Fergusson, Malthus and Ricardo in support of his contention that liberty was the necessary precondition for industry, but civil liberty in itself was inadequate without the aid of Christianity, whose conviction of the incalculable worth of the human soul could alone impart 'the thinking principle' that was the first step towards true civilisation.8

By the late 1830s the arguments of Philip and Buxton's Aborigines Report had become evangelical orthodoxy. Preaching the word remained as central as it was in the days of Wesley or Whitefield, but missionaries were now much more aware of the structural constraints that both slave and nomadic societies imposed on the process of 'improvement'. Their persuasion of the necessity of an independent economic base for indigenous people owed much to Scottish political economy but also reflected the accumulating wisdom of field experience. Voluntaryism was intrinsic to Congregational and Baptist tradition, and by now part of Methodist tradition also. But in the mission field, it was increasingly the case that all, even Anglicans or Presbyterians, were de facto voluntaryists: the missionary objective was, as the Select Committee's terms of reference put it, 'the voluntary reception of the Christian Religion', and voluntary reception implied voluntary support. The preoccupation of early and mid-Victorian missions with instilling the virtues of agricultural production and free commercial exchange has been blamed by John and Jean Comaroff for unleashing the spirit of capitalism in the world of the southern Tswana, and contributing to the creation in South Africa of a 'population of peasant-proletarians trapped in a promiscuous web of economic dependencies'.9 If this was indeed the result, it was the very opposite of missionary intentions, which were remarkably congruent with the goals of modern development theory in its concern to enable rural communities to achieve the economic independence which permits human capabilities to develop and flourish.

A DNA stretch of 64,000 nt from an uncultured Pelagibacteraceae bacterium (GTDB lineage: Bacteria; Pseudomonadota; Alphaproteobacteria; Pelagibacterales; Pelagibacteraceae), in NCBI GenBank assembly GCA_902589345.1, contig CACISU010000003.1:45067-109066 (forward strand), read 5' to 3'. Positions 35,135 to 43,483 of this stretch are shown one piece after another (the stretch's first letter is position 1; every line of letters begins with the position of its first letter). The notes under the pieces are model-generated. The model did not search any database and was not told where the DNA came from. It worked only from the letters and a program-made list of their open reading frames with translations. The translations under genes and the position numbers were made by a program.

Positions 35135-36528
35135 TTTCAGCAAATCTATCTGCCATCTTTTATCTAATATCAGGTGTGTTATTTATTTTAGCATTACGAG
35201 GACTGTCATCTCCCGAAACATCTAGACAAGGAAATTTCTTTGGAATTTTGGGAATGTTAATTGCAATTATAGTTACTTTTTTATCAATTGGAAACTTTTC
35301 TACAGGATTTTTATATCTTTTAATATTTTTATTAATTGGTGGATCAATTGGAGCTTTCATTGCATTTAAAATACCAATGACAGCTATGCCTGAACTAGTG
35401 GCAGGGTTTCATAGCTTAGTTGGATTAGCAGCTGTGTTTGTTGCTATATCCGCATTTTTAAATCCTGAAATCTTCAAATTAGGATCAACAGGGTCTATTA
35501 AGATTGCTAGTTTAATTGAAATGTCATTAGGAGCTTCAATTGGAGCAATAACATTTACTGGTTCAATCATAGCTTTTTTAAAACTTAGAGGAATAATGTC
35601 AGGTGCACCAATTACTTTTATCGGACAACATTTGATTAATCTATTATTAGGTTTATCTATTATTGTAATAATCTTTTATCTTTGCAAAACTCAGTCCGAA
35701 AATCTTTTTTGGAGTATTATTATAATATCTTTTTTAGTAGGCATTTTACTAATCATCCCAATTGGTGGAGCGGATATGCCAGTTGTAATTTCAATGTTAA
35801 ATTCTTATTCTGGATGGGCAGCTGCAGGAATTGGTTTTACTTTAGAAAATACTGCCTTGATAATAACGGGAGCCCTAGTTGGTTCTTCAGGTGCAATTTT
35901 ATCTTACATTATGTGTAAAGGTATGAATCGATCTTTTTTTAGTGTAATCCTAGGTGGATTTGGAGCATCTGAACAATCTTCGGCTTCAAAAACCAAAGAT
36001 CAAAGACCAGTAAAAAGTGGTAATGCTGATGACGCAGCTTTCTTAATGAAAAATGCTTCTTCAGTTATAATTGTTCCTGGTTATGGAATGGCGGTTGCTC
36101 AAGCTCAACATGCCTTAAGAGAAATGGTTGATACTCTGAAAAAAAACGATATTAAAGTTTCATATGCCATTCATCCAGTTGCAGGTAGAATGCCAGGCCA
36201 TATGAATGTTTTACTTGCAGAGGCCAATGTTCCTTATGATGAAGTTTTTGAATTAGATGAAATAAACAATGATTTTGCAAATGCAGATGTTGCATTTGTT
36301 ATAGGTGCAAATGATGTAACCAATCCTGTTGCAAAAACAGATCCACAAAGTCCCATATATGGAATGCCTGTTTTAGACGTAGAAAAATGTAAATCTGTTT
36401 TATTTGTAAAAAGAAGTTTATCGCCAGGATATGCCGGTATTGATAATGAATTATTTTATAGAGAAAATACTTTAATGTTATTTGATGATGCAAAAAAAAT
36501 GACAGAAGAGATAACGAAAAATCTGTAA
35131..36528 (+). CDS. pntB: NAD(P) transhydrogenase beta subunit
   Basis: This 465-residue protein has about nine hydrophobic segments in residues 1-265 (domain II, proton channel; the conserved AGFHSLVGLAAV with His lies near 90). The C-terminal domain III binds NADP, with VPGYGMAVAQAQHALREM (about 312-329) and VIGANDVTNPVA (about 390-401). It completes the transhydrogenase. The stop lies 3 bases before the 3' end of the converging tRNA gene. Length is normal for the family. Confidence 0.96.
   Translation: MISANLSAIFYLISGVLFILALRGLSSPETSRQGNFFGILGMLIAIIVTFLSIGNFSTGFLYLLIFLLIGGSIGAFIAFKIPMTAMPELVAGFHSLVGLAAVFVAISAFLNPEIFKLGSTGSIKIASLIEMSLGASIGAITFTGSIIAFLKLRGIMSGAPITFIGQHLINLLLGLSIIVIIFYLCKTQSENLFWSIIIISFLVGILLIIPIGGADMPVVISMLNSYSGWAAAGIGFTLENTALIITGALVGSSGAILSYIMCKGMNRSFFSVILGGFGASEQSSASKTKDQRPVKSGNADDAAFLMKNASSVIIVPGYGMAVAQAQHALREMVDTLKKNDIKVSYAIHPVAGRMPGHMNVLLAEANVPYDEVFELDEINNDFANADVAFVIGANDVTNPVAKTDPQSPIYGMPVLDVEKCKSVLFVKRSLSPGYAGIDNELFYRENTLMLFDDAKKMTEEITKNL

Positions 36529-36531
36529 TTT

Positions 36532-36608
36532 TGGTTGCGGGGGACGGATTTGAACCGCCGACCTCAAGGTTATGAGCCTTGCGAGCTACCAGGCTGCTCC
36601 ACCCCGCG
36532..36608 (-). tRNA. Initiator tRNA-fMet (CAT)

T. F. Buxton applied the conclusions of the Aborigines Report to his African Civilisation Society (1839) and the resulting Niger expedition of 1841. Buxton's concern was to counter the African slave trade by drawing out 'the capabilities of Africa, and thence to deduce the possibility of her becoming peaceful, flourishing, and productive, by the force of legitimate commerce'. Yet true evangelical that he was, Buxton placed no confidence in commerce or civilisation without the saving grace of the gospel: 'It is the Bible and the plough that

8 J. Philip, Researches in South Africa: illustrating the civil, moral, and religious condition of the native tribes ..., 2 vols. (London: J. Duncan, 1828), vols. i, pp. 362-78; ii, pp. 315-16,355-70.

9 Comaroff and Comaroff, Of revelation and revolution, vol. ii, pp. 163-4.

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